Buyer's guide to road bike handlebars
By Paul Vincent | Sunday, July 1, 2007 11.52pm
Handlebars come in a seemingly infinite combination of shapes and materials Paul Smith©.
Whether you're touring, racing or in need of a change from drops to straights, there's a huge choice of shapes and prices to consider. Some bars are better than others at dissipating shocks before they get through to the rider's hands, but you can maximise comfort cheaply and without having to change to a new handlebar simply with the application of a gel-type tape, such as the Specialized Bar Phat, and a pair of gel mitts.
If you want to improve comfort further still when riding on the tops, consider changing to a handlebar with the wing-shaped top section in either carbon or aluminium. These handlebars provide a greater surface area for the hands, and by doing so they dissipate vibrations. Carbon fibre handlebars save weight but Deda and 3TTT have recently shown that hydroforming aluminium creates the new anatomic shapes that were once only thought possible with carbon fibre.
There are three stem-eye standards to consider. Straight handlebars are, with the exception of oversized types compatible with handlebar stems that have a 25.4mm eye opening. Almost all road and low profile handlebars use the standard 26mm and oversized 31.8mm (or 31.7mm in the case of Deda) openings. Modern dropped handlebars are not compatible with older-style Cinelli 1a stems, which are the outmoded 26.6mm standard.
Single or double grooved?
Handlebars have external grooves to accommodate the integral cables running beneath the handlebar tape. Users of the Campagnolo equipment should select a double grooved handlebar or, in the case of some carbon fibre units, a design with a double-width single groove
What to look for
The width of the handlebars is usually made in accordance with the width of the rider's shoulders, and can be anything from 38cm to 48cm, or wider in the case of some specialist cyclo cross untis. Most manufacturers size their handlebars by measuring the distance between the tube centres at the drops (centre to centre), while 3TTT measure the overall width (outside to outside). With the rider sitting astride the bike, the shoulders should be the same width as the handlebars, and the wrists should be approximately in line with the upper arms.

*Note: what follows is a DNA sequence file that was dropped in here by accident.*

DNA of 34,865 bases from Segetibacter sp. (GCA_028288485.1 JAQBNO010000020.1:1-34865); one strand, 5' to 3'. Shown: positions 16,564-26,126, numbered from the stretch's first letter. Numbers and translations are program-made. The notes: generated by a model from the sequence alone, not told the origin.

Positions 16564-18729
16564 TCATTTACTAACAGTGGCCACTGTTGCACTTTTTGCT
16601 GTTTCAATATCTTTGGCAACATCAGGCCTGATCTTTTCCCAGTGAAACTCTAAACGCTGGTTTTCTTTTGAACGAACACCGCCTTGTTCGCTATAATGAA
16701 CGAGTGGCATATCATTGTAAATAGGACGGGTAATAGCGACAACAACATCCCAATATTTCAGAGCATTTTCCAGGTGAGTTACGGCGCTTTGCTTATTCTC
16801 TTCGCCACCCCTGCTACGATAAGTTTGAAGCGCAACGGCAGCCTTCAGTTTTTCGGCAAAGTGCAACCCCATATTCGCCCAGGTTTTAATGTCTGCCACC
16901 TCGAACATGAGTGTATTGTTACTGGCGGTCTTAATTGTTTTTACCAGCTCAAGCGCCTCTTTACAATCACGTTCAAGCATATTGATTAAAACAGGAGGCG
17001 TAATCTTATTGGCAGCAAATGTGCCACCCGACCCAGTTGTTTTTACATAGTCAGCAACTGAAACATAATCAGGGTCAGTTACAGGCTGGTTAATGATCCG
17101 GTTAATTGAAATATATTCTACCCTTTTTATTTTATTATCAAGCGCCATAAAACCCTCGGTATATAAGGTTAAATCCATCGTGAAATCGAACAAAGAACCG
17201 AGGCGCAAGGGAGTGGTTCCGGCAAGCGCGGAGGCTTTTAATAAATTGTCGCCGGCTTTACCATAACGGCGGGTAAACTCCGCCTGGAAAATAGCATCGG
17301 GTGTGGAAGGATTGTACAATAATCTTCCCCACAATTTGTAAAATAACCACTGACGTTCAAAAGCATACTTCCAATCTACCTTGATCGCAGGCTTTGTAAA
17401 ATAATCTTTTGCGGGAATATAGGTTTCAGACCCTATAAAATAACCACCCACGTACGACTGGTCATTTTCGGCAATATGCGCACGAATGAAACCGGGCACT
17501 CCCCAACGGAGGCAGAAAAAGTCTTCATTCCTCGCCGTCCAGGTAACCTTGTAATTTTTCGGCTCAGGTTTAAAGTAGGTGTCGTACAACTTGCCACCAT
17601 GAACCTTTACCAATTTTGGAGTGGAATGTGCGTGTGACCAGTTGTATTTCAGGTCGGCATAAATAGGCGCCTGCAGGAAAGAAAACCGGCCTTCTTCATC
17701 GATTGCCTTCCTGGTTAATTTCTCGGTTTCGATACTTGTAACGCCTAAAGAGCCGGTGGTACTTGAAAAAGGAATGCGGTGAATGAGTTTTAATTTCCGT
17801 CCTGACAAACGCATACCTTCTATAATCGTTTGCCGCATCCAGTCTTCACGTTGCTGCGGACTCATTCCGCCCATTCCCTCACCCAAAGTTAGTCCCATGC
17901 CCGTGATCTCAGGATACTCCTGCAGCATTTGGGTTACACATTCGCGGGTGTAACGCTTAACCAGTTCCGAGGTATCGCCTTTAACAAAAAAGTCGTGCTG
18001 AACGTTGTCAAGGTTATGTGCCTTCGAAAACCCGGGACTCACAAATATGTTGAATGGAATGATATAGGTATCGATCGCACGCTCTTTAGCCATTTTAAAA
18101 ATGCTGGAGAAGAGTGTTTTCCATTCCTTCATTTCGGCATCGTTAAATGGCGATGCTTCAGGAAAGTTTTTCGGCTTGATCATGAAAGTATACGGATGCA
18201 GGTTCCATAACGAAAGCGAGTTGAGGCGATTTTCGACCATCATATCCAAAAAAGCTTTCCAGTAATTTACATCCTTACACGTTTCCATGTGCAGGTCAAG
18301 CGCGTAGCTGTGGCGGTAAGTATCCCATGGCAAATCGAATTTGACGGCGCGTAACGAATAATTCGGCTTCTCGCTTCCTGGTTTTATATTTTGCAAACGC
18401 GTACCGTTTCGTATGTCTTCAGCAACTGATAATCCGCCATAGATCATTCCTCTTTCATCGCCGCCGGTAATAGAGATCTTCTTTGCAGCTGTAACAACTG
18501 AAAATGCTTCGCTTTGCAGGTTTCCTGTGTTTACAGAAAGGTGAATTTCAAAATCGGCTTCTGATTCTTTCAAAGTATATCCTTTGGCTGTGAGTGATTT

Dropped handlebars with a round bend are becoming a popular aftermarket choice, although 95 per cent of the main market is for the anatomic bend. When choosing a drop handlebar, check to see that the drops extend far enough back to give some relief to tired shoulder muscles on long rides.
Straight handlebar users' requirements vary. Some prefer to cut them down using a hacksaw to get through tight city spaces, while off roaders prefer the leverage of a full-length handlebar to coax a bike through a singletrack.
Some manufacturers, such as Easton, use proprietary grades of aluminium. Others use series alloys such as buget-priced 2014 - T6, which is popular for straight handlebars, or the super-hand heat-treated 7075 or 6061 grades. There are also the proprietary grades from Specialized or Easton, which are hard but the easiest to work into shape. Carbon fibre handlebars are generally made using woven fibres, though Easton use undirectional fibres that are stronger for a given weight. Almost all aluminium handlebars start with a larger diameter tube that's formed to a smaller diameter to increase the density of the grain structure and increase strength. This is called bulge forming.
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